And that's exactly why it's a manufactured controversy. McI et al (probably) understand that there isn't much there to impugn the report. They just want to stir up the dirt.
    0 0
  26. 25, Rob Honeycutt,
    They just want to stir up the dirt.
    Let them. The mercury is rising, the ice is melting, the fires are burning, and summer hasn't even started. It's sad, because we've all seen it coming, but I have a feeling that within a few years every ridiculous stretch like this one is going to add up to a major "holy cow, what were we thinking listening to these clowns?"

    Utlimately, only the court jesters that frequent the court of WUWT will fail to see that something is amiss, and that more attention should be paid to the real scientists than to the wizards behind the curtains, frantically pulling levers and speaking into oversized microphones.
    0 0
    Response:

    [DB] Fixed tag.

  27. Sphaerica... You know, that is exactly my thinking as well. I think SkS is doing a good job of making information available regarding all their claims, but ultimately it comes down to people's interest in the issue. The more and more the McI's of the world go overboard with these sorts of baseless claims, the sooner people will stop listening to them and start listening to the actual scientists. (Boy who cried wolf-syndrome.)
    0 0
  28. 19, dana1981 - 'On the other hand, it clearly reveals the bias and double-standard of McIntyre and co, since Greenpeace isn't allowed to have a lead author, but a petroleum company is.'

    Well, McIntyre isn't actually suggesting that Greenpeace shouldn't be allowed involvement I don't think, though that is the message everyone else on his site is taking away. He's mainly leading on 'Headline of press release was misleading/ambiguous - it's unreasonable to expect journalists to read any further than that' and 'Conflict of Interest - Teske maybe involved in selecting own study as focus.'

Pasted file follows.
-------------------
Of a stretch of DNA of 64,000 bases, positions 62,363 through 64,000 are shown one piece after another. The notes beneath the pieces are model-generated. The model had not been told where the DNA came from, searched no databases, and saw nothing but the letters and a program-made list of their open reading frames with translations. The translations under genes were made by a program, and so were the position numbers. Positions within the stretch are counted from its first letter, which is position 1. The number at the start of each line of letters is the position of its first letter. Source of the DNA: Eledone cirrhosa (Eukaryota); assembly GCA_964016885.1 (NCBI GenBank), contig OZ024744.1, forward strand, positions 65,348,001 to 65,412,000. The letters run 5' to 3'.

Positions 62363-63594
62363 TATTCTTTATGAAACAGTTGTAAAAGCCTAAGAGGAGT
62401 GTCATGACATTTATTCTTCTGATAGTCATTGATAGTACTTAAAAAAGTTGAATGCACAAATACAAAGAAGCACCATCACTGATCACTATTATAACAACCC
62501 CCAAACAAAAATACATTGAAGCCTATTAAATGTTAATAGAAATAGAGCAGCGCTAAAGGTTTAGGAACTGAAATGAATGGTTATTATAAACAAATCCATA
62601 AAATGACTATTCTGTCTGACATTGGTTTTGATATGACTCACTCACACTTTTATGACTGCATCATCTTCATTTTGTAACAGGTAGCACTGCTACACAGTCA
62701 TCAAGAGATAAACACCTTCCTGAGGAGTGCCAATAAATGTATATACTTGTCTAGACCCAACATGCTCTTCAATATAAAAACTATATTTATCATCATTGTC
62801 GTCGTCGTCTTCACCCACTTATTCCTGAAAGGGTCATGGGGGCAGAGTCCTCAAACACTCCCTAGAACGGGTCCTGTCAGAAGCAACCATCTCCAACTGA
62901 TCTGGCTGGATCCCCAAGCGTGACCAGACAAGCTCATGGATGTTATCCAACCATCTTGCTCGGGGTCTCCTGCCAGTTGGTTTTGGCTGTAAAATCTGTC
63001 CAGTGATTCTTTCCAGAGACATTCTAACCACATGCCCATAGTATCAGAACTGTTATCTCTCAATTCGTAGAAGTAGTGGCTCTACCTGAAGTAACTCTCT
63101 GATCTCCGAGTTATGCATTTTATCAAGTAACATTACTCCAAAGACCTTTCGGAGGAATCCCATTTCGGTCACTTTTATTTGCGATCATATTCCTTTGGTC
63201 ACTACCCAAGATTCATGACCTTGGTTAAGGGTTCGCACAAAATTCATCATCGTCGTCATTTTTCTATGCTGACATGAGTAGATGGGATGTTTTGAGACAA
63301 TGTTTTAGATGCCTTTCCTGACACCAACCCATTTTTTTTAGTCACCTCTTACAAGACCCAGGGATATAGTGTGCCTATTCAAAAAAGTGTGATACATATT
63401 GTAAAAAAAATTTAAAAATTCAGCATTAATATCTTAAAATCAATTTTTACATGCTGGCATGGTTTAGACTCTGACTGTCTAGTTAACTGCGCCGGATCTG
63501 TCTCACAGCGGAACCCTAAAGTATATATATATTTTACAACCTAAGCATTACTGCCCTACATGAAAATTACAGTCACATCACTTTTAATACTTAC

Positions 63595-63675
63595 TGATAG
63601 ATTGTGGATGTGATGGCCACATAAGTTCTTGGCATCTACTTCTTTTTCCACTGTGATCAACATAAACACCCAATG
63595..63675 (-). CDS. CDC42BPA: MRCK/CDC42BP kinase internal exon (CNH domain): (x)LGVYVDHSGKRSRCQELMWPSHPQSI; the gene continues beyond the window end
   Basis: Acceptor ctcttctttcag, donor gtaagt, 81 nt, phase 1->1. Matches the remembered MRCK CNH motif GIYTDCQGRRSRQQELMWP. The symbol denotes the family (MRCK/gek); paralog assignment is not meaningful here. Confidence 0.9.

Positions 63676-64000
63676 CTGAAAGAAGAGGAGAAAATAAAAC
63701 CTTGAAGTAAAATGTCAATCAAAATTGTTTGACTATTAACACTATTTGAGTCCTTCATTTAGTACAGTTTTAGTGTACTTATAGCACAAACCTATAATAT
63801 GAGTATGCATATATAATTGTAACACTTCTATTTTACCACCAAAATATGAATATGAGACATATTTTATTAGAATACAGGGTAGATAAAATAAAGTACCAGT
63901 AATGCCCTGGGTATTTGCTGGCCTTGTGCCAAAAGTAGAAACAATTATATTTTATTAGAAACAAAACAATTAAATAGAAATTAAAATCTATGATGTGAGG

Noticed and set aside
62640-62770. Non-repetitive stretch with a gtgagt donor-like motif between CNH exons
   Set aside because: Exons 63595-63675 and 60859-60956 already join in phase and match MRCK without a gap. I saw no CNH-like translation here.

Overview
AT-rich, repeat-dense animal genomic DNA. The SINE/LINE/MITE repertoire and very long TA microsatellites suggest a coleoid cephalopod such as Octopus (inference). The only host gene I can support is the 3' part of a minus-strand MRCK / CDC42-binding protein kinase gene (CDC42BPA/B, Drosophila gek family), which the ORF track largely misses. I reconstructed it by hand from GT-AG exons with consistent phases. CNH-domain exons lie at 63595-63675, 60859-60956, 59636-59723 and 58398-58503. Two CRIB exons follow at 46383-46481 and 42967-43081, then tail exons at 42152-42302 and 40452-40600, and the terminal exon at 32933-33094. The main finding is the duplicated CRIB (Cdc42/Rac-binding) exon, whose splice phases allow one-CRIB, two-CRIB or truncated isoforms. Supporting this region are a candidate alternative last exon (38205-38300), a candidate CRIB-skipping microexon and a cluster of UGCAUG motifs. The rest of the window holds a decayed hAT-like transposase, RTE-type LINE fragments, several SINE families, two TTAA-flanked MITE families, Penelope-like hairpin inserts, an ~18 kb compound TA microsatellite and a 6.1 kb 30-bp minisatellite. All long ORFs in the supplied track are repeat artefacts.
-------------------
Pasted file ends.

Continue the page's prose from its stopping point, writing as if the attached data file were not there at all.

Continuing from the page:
Lynas has introduced various arguments but it's clear for him the only important point is that any ties between Greenpeace and the IPCC are unacceptable. I think he has a history with them, particularly regarding nuclear power.
    0 0
  29. Andy S & Eric the Red,

    Do you think that scientists employed by petroleum companies should also be banned from being IPCC Lead Authors? Would there be any PR problems associated with that?

    As Dana said above, disparaging somebody work's on the basis of their associations rather than the content of the work is the pure essence of an ad hominem fallacy.

    No amount of kowtowing to those who manufacture controversy will stop them from doing so.
    0 0
  30. pauls - if McIntyre had limited his criticisms to the press release, I wouldn't have had a problem with that. But he went a tad bit further.
    "Everyone in IPCC WG3 should be terminated and, if the institution is to continue, it should be re-structured from scratch."
    I'd say that's a tad bit extreme if you're only complaint is about a flawed press release.

    As for the selection of Teske's study, it's only logical since it was the scenario with the largest renewable penetration. That's the one I would have chosen to highlight too.
    0 0
  31. Considering how McIntyre has been trying to fool and mislead everybody for years, him accusing others of doing so is laughable. No attention should be paid to this charlatan, but, unfortunately, attention is easy to get in this World.